Some background: what does gluten-free mean?
Before I go into my thoughts on the healthfulness of going gluten-free, I wanted to make sure everyone knew what gluten-free meant. The Food and Drug Administration proposed the term gluten-free to aid in food labeling to help those who have celiac disease and those caring for them identify what foods they could eat.
What’s Celiac Disease?
“Celiac disease is a chronic inflammatory disorder of the small intestine in genetically susceptible individuals. It is triggered by ingesting certain proteins, commonly referred to as, gluten, which is naturally present in some cereal grains.”
In other words, celiac sucks. Quite literally, gluten eats away the cilia in the small intestine. Nasty stuff. It causes pain, cramping, a wide range of digestive issues, and will lead to serious health risks if ignored.
What is gluten?
Gluten is the substance in wheat and other grains that enables their elasticity. When mixed with a liquid and kneaded, the gluten forms a specific complex of proteins, which makes it elastic, helping it rise.
Gluten exists in grains, like: wheat (and varieties of wheat, like spelt and kamut), barley, rye, and possibly oats. (Although you can find gluten-free oats now.) That’s why gluten-free grains that are milled into flours, like rice, teff, amaranth, millet, quinoa, and others don’t rise into fluffy soft breads like gluten-containing grains do.
Is gluten-free healthier?
Gluten-free is definitely healthier if you have celiac or a sensitivity to gluten or wheat. But as with anything, not all products are created equal. Label reading is a must, as it is with any food.
The good news: Gluten-free foods have become much more available. YAY!
The bad news: Big companies all want a piece of the profit and some are cutting corners on product. BOO!
My Mom brought me home a bag of gluten-free pretzels. She was so excited because a mainstream brand carried them at a chain grocery store and they were $1.50 cheaper than other brands. Score, right? Call me a pessimist, but I immediately suspected foul play. I looked at the list of ingredients: corn starch, potato starch, tapioca starch, followed by a long list.
Starches aren’t flours. They may be gluten-free, and they can be combined with gluten-free flours as a blend, but they should not be the ONLY component. They contain no fiber, or substantial vitamins or minerals from the grain. In fact, as explained in the book Wheat Belly, these starches can be hard for our bodies to digest. Plus, they are higher on the glycemic index. They aren’t the healthy options that whole grain brown rice, teff, amaranth, or quinoa flours are. Some starch in a product is ok, but IMO starches shouldn’t be the entire “flour” component.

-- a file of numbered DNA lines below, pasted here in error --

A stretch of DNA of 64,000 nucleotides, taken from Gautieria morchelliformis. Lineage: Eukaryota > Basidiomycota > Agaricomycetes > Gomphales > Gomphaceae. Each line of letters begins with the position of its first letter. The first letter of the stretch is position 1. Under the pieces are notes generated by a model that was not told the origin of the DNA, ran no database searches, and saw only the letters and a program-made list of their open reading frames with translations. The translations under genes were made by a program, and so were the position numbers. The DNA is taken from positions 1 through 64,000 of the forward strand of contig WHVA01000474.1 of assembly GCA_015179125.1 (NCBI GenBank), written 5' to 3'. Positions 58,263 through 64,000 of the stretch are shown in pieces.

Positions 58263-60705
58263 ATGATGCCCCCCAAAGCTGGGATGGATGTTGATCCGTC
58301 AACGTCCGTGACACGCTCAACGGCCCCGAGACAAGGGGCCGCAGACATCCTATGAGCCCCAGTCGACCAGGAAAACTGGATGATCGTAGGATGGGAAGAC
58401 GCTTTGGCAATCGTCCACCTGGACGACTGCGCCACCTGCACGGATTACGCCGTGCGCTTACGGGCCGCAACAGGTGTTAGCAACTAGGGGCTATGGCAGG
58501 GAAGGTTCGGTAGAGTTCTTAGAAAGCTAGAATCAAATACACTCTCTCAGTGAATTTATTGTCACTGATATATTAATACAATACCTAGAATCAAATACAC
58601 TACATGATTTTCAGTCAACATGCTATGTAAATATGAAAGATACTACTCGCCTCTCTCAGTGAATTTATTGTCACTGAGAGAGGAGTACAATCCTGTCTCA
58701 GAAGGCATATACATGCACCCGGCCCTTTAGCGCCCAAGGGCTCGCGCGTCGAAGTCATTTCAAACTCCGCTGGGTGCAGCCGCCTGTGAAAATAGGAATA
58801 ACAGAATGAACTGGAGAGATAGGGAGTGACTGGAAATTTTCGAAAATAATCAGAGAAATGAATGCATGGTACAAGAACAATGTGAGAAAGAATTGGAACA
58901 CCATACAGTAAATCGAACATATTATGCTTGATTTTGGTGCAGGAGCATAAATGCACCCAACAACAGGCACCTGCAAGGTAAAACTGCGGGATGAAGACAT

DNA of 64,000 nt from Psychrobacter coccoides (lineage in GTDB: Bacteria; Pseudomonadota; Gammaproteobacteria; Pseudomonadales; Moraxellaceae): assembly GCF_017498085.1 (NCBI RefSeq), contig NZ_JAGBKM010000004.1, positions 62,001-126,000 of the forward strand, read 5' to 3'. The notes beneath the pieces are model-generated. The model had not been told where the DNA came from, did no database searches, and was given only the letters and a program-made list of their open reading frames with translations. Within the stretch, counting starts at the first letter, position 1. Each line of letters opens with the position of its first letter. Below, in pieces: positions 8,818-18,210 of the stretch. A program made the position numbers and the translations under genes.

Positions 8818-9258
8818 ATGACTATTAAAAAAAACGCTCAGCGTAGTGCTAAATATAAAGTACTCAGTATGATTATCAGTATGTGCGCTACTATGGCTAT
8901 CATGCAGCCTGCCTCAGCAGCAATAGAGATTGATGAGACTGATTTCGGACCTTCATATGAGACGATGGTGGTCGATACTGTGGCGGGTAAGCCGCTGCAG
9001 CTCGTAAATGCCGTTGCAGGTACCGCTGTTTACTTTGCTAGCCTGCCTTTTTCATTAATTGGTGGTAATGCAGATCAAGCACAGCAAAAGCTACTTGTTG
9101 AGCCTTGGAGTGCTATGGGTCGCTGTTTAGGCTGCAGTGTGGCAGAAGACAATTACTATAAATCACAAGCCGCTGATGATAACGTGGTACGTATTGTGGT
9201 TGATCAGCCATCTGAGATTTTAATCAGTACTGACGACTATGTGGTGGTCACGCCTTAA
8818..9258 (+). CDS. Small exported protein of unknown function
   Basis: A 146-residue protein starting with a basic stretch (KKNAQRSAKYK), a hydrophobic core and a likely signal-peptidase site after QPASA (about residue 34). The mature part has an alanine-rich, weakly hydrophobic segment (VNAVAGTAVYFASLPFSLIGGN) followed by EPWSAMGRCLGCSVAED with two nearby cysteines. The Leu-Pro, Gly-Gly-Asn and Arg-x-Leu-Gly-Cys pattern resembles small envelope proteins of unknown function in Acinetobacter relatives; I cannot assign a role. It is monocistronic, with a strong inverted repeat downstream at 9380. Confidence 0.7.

Don’t assume that just because a product is labeled as gluten-free that it’s healthy. Always read your labels for a list of ingredients. Look for real grains – even if products are gluten-free, they should still contain whole grains.
An easy rule of thumb to follow: A starch listed later on the list is ok. Ingredients are listed on labels in order of their quantity in the food. If the starch is near the end of the list, ok, if it’s first, toss it back.
As always, check grams of fiber, sugar, protein, fat, and calories. It may seem like a hassle in the store, but it will be a bigger hassle later when you get those stomach cramps or see the scale climb a couple pounds. 🙁
If you need help…
Going gluten-free or evaluating if you should, don’t hesitate to contact me!
Steph saysMarch 25, 2013 at 7:20 pm
Great post! People are frequently saying that gluten free is healthier and just the other day a Ciropractic told me she tells all her patients to go gluten free! I think my main issue is that if you go gluten free it makes it almost impossible to do a proper test to see if you are coeliac! So I definetly suggest people see an expert
Angela saysMarch 25, 2013 at 8:52 pm
Steph, Thank you for your feedback! I agree that people should seek out expert advice. If practitioners are going to recommend going gluten free, I with they would give patients/clients the rest of the info – that all GF products are not created equal and that GF doesn’t automatically mean healthy. Here’s to getting the word out!